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The Hapless Brandon Belt

March 28, 2012

I was perusing through some recent updates pertaining to my fantasy team when I stumbled upon a video of Matt Moore. I decided to click on it and saw Moore’s boyish smile materialize over the heading, “The Talented Matt Moore.” I paused for a few seconds, then played the clip because, well, who doesn’t like to follow top prospects?

So I listened to the lauding of Moore, for his talent, work ethic, wisdom, and the other routine embellishments bestowed upon him, and while watching this I thought of Brandon Belt and all his talent, work ethic, and wisdom that’ll likely be rotting in Fresno to start the year. And while I was lost in my own thoughts, Joe Maddon came up to the plate:

“A guy like him…you coach him very carefully, meaning that you don’t want to take away from some of his natural abilities by putting too many thoughts in his head.”

For anybody who’s watched Brandon Belt lately, too many thoughts seem to be exactly what’s in his head. In Tuesday’s game against the Angels, Belt looked uncomfortable at the plate, overly aggressive at times, and tentative when swinging at pitches on the edge of the plate, as if he were fighting off his own natural instincts instead. He’s been told to hit more aggressively this spring—and he does carry a .382 average to this point—however it’s resulted in over twice as many K’s to BB’s and a modus operandi that doesn’t seem sustainable for success.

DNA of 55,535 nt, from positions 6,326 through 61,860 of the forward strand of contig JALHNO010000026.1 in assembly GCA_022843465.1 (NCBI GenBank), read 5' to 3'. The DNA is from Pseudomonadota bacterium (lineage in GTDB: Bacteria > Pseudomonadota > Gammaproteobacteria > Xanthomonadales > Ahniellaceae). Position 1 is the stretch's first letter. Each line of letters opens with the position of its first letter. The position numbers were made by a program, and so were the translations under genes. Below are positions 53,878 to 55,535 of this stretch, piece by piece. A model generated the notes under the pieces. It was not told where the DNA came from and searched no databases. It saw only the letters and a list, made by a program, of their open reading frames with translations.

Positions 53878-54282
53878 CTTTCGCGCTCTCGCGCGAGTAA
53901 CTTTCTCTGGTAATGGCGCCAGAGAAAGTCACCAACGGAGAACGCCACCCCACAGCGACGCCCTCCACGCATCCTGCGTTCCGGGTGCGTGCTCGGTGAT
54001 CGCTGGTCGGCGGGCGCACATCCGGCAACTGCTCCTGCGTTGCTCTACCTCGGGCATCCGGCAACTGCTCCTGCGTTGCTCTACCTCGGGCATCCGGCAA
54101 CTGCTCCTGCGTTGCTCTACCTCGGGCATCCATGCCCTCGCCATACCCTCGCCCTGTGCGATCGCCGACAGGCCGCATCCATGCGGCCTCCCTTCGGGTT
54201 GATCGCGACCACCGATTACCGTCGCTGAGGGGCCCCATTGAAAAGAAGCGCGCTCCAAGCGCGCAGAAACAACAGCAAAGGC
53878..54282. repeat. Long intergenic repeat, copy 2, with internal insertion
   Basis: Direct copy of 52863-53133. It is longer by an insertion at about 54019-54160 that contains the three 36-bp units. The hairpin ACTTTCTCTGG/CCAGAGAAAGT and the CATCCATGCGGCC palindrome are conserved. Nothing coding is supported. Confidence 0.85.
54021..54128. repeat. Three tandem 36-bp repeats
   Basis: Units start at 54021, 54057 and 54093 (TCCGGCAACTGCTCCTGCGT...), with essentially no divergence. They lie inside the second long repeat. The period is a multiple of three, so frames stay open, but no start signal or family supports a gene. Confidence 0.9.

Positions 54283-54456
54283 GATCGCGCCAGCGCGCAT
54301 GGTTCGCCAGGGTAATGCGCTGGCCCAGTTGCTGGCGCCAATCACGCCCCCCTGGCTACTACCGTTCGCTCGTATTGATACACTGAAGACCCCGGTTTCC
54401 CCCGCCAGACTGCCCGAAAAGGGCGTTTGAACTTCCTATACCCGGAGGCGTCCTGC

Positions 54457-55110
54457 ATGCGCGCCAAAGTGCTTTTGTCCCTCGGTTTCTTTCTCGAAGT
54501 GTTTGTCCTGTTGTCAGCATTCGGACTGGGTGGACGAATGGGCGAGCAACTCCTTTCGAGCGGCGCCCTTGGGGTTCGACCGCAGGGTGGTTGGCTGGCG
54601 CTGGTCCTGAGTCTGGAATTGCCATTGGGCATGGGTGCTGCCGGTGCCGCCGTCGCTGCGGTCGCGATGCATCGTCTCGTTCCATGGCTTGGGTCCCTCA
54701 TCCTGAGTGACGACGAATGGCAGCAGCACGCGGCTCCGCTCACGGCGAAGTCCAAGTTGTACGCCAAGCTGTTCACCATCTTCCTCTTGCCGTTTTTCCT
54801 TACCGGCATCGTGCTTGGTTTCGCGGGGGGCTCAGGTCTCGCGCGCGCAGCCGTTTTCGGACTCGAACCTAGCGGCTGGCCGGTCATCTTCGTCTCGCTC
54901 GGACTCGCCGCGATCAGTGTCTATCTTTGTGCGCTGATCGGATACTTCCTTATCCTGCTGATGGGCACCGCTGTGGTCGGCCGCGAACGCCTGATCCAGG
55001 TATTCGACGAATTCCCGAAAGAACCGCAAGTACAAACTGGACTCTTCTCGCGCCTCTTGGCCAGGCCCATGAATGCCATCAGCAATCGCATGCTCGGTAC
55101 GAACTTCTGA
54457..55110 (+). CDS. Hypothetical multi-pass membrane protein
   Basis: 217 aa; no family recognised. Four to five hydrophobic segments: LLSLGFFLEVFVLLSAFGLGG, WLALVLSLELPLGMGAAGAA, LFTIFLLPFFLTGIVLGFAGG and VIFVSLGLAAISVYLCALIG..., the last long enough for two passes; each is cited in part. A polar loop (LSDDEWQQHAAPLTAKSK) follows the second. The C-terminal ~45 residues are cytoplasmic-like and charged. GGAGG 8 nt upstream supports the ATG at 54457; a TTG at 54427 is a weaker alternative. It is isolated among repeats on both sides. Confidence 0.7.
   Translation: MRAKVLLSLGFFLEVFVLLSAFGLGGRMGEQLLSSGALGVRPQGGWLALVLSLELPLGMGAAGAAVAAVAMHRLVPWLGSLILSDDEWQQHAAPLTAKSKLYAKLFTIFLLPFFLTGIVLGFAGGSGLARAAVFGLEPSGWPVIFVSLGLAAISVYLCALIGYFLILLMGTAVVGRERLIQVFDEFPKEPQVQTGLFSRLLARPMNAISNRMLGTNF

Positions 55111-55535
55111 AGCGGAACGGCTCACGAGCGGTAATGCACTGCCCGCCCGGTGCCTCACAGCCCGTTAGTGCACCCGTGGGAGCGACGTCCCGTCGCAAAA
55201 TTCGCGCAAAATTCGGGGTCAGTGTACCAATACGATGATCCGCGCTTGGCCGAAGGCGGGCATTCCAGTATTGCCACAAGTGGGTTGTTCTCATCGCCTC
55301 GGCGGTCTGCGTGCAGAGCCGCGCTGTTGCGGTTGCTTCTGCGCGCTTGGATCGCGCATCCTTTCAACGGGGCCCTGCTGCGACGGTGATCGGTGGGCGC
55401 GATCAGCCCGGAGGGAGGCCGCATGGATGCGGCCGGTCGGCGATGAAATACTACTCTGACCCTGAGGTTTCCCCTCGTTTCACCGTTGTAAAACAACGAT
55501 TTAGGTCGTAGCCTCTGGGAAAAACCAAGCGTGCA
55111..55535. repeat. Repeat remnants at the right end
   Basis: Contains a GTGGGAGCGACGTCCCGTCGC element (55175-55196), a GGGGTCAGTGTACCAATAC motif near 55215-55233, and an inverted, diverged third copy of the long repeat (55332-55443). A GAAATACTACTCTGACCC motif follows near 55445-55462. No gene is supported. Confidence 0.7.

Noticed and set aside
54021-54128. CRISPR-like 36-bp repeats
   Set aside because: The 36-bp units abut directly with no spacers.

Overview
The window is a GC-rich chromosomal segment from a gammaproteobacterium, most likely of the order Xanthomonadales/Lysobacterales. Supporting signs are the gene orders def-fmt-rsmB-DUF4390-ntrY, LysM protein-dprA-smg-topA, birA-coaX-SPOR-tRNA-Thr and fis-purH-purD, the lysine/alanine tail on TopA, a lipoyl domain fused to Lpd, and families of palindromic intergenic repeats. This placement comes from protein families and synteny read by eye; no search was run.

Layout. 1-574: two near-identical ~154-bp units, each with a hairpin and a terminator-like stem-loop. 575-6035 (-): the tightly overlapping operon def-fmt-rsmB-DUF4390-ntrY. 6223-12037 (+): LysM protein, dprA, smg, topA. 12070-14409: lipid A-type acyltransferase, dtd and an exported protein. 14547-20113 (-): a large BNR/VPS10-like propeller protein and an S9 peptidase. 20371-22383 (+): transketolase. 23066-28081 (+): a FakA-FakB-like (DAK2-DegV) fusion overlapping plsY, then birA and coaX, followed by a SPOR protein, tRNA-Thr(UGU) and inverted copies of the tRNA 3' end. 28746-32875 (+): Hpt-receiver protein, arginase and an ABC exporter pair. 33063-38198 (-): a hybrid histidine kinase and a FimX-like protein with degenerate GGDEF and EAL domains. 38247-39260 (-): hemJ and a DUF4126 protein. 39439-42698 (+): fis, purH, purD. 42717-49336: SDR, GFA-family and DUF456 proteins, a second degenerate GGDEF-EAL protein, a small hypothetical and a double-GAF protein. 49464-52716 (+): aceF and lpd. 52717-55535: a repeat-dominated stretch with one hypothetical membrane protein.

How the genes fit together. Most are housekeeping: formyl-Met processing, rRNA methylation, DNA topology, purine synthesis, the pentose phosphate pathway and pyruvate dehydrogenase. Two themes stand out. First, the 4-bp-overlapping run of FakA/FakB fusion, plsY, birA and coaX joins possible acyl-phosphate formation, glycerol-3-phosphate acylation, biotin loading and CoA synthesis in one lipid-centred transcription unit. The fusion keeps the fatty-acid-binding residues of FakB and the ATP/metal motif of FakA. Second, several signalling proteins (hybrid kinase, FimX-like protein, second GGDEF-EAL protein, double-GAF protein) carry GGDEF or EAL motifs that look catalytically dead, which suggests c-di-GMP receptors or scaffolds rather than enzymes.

Belt is a naturally patient hitter, a breath of fresh air after being subject to hack-aways such as Tejada, Rowand, and even Sandoval. And not only is he a patient hitter, he’s got a keen eye for the strike zone, swinging at only 27.2% of outside balls and 72.5% of balls in the zone according to PITCHf/x, better than Miguel Cabrera of the 15.7% walk rate last year.

All he needed was some more practice against breaking balls and it seemed like he would be on the right path towards developing into a premier player. Hell, he was almost a league average batter last year despite a .225 average and 27.3% K rate (98 wRC+). But right now, Belt is looking like damaged goods. His approach was his calling card, and now it’s looking out of whack. He’s not looking as he should, and with Huff’s $10M looming over Sabean’s head, Pill’s ability to hit right-handed, and Buster reserving several days at first it doesn’t seem likely he’ll make the cut for opening day.

While it’s possible that Giants may be may be making the correct adjustments for Belt and that I’m just a blind evaluator, it might actually be good for Belt to go to Fresno to clear his head and clean up his approach, rather than attempt to fix it in a bench role against Major League pitchers. At the very least, he’s guaranteed a full-time gig there and he won’t have to deal with the pressure of 40,000 fans and the front office scrutinizing his every at-bat. He’ll come up when he’s ready, though he doesn’t have much to prove.

It’s hard to not worry about Belt’s progress as he gets yo-yoed around in limbo, but if he goes down, hopefully he’ll be able to find his way out sooner than later.

Stats via Fangraphs, Moore video via ESPN

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